Initiative 1351 Could Reduce Washington Class Sizes and Require 15,000 New Teachers
The Washington Supreme Court ruled the state wasn't meeting its constitutional obligation to fully fund basic education in the 2012 case McCleary v. State of Washington. The legislature was instructed to provide billions of dollars of additional funding by the 2017/18 school year. Estimates show the cost to the state is approximately $3.4 billion with an even higher cost to local school districts. On the November statewide ballot the citizens will decide one piece of the puzzle by determining if class sizes should be reduced prompting a need to hire an additional 15,000 teachers.
According to the Washington House of Representatives' summary the Washington Class Size Reduction Measure Initiative 1351
- Reduces class size values and increases staffing allocations in the statutory prototypical school funding formula, effective September 1, 2018;
- Requires funding allocated in the 2015-2017 biennium to be no less than 50 percent of the difference between funding as of September 1, 2013, and the funding necessary to support the new statutory class size and staffing allocations;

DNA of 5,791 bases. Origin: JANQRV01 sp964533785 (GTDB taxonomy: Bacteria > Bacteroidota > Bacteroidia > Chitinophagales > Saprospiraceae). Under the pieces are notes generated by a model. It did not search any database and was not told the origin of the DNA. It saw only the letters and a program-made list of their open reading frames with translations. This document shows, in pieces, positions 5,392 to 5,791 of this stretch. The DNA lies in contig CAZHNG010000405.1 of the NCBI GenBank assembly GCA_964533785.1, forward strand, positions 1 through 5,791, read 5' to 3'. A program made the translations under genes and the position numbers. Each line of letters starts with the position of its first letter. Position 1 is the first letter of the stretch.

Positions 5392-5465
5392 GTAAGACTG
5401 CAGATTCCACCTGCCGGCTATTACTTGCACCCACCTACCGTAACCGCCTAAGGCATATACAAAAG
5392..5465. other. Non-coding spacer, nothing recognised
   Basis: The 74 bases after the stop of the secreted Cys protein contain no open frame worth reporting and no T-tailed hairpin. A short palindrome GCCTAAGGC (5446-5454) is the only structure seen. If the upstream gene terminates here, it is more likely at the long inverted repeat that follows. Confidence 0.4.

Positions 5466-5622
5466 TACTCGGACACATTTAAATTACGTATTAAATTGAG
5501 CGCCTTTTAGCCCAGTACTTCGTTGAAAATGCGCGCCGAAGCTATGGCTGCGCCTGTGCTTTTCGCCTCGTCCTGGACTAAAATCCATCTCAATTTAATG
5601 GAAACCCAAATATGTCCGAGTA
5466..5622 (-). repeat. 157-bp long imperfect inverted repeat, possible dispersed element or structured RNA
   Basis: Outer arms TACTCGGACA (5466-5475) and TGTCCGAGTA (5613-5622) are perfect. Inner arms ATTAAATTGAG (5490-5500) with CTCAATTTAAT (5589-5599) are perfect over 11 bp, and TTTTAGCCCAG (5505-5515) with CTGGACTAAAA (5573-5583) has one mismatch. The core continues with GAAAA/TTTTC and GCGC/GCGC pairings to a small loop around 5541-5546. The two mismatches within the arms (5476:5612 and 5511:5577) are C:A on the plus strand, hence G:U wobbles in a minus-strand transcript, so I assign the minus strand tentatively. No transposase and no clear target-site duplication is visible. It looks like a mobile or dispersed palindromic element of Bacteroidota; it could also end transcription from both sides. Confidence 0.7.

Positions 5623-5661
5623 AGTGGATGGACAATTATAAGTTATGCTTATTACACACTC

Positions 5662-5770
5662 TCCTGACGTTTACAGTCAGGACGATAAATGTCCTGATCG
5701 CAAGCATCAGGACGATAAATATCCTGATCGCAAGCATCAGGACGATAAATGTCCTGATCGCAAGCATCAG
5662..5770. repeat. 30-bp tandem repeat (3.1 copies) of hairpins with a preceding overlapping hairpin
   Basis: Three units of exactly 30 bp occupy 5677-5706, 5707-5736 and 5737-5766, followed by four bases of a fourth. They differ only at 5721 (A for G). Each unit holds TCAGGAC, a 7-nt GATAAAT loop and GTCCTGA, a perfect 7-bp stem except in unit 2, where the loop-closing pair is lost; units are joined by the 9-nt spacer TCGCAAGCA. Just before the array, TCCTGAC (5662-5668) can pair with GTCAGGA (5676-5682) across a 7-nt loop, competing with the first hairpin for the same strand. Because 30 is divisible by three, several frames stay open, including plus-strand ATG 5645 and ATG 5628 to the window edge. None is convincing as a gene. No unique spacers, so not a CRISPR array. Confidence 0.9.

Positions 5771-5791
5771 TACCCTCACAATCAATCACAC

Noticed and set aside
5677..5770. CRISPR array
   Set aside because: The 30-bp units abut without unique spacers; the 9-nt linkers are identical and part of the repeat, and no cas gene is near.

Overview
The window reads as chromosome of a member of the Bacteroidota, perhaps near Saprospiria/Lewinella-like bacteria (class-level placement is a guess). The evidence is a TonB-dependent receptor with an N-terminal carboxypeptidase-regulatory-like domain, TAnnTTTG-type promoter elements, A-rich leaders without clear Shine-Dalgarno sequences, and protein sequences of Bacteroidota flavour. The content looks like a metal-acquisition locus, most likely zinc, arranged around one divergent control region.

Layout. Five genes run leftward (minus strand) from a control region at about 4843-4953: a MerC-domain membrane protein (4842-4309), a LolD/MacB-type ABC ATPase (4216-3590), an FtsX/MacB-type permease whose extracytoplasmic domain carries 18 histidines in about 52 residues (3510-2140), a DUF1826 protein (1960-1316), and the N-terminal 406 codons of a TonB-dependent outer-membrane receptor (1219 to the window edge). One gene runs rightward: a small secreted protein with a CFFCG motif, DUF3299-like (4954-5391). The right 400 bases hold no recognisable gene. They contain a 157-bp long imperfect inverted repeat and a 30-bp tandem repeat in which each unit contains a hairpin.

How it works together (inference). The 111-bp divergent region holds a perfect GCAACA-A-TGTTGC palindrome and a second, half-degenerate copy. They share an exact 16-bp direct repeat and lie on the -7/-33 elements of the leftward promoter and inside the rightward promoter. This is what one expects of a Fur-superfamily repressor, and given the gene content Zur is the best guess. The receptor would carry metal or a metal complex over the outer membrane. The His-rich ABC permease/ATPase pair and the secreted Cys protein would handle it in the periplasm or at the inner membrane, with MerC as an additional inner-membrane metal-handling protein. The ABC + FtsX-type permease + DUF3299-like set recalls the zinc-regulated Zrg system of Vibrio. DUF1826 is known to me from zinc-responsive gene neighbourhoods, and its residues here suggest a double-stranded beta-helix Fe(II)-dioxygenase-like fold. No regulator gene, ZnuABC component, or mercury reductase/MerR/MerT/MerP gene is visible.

- Requires full funding of the new statutory class size and staffing allocations by the end of the 2017-2019 biennium;
- Limits state funding for the new prototypical class sizes to funding that is proportionate to a school district's demonstrated actual average class size; and
- Permits school districts that demonstrate capital facility needs that prevent class size reductions to use class size reduction funding for school-based personnel who provided direct services to students.
If the initiative passes fewer students will be in each classroom in grades K-12. In classrooms kingergarten through third grade there would be no more than 15-17 students. For grades 4 through 12 no more than 22-25 students would be in each classroom. With these reductions it's estimated that an additional 15,000 new teachers would be required.
Once the results are tabulated, if the initiative passes the measure would be phased in over the course of four years. The changes would be applied first at high poverty schools, defined as schools with 50 percent of students receiving free or reduced cost lunches.
According to the Public Disclosure Commission the support campaign, Class Size Counts, had raised a total of $4,424,650 as of October 27, 2014. The majority of the money has been raised from the Washington Education Association, a union group, and its affiliate, the National Education Association.